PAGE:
How Do I Change Something in My Response to Family Claim or Counterclaim?

From Clicklaw Wikibooks

The pleadings

Pleadings are the documents that start a court proceedingA legal proceeding in which one party sues another for a specific remedy or relief, also called an "action," a "lawsuit" or a "case." A court proceeding for divorce, for example, is a proceeding in which the claimant sues the respondent for the relief of a divorce order. or replyIn law, an answer or rebuttal to a claim made or a defence raised by the other party to court proceeding or legal dispute. See "action," "claim," "defence" and "rebut." to a court proceeding. For the person who starts a family law proceedingIn law, the whole of the conduct of a court proceeding, from beginning to end, and the steps in between; may also be used to refer to a specific hearing or trial. See "action.", the claimantThe person who starts a court proceeding seeking an order for specific remedy or relief against another person, the respondent. See "action" and "respondent.", this is:

  1. Notice of Family ClaimA legal document required by the Supreme Court Family Rules to begin a court proceeding, setting out the relief claimed by the claimant and the grounds on which that relief is claimed. See "action," "claim," "claimant," "pleadings" and "relief.",

and sometimes also:

  1. Response to CounterclaimA legal document required by the Supreme Court Family Rules in which a respondent sets out a claim for a specific remedy or relief against a claimant. See "Notice of Family Claim" and "Response to Family Claim.".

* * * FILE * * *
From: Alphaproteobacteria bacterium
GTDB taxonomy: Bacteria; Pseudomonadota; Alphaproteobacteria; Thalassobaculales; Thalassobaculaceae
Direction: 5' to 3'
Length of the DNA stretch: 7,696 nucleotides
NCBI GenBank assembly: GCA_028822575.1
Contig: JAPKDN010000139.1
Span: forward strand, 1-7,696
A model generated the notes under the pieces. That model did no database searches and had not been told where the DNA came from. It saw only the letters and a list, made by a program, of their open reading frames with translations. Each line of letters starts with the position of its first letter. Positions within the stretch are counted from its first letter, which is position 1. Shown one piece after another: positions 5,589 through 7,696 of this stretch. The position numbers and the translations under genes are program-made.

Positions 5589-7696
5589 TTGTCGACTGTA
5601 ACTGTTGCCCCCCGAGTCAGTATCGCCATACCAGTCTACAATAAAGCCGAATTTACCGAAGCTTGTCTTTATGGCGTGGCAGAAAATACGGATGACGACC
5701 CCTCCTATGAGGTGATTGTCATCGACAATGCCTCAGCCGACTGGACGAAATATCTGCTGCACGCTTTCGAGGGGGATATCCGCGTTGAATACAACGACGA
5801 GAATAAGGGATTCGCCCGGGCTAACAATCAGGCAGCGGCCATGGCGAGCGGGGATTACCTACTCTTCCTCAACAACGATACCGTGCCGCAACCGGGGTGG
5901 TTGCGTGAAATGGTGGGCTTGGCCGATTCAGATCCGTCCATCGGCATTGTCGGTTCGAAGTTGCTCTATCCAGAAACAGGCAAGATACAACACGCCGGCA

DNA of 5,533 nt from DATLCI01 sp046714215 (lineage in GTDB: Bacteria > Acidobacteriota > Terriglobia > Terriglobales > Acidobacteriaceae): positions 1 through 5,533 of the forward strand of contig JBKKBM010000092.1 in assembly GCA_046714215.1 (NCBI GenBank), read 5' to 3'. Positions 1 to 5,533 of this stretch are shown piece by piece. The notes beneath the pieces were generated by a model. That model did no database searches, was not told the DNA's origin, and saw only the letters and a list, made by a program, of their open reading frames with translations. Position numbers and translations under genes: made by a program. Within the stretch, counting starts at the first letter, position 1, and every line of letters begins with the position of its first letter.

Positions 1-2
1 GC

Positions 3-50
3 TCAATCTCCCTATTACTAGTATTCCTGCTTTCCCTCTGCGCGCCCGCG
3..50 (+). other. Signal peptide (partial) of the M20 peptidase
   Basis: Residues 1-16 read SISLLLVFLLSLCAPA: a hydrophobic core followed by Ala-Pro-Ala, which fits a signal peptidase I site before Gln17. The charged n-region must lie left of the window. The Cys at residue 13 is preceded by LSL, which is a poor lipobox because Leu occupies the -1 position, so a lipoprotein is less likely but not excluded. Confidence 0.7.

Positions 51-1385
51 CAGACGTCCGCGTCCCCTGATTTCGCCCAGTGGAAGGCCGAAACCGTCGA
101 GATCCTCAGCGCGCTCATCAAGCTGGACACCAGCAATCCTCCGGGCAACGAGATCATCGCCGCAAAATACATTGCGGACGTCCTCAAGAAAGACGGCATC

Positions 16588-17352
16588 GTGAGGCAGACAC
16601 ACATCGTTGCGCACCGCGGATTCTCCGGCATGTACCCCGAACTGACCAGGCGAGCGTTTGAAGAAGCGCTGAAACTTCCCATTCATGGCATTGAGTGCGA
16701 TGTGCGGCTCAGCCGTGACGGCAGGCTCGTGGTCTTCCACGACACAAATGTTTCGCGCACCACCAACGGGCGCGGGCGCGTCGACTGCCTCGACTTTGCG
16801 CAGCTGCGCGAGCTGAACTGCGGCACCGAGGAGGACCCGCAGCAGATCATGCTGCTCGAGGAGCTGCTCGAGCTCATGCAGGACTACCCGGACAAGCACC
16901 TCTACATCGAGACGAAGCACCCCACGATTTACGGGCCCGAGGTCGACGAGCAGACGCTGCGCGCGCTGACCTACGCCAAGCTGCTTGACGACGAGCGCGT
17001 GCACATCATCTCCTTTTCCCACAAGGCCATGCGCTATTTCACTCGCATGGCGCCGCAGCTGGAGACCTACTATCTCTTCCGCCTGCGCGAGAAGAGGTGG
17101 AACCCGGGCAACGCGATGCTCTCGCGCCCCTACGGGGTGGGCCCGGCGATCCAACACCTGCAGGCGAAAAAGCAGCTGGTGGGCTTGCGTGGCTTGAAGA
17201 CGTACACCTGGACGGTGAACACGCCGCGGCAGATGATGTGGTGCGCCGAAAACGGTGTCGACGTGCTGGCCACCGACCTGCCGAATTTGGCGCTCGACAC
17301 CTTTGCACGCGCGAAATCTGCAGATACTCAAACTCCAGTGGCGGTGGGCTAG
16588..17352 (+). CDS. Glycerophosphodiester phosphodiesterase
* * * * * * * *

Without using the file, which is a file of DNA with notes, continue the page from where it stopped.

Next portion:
For the person who is replying to a court proceeding, the respondentThe person against whom a claim has been brought by Notice of Family Claim. See “application” and “Notice of Family Claim.", these documents are usually:

  1. Response to Family ClaimA legal document required by the Supreme Court Family Rules in which the respondent to a court proceeding sets out their reply to the claimant's claim and the grounds for their reply. See "action," claim," "Notice of Family Claim" and "pleadings."
  2. Counterclaim

Sometimes a partyIn law, a person named as an applicant, claimant, respondent or third party in a court proceeding; someone asserting a claim in a court proceeding or against whom a claim has been brought. See "action" and "litigant."'s pleadings need to be changed, or amended. Usually, a change is required because a fact is wrong, like a date or a name. At other times, a change is required to raise a new defenceA reply, a rebuttal, an answer to a court proceeding or an application; a statement as to why a particular claim or application should not succeed. or to make a new claimThe assertion of a legal right to an order or to a thing; the remedy or relief sought by a party to a court proceeding..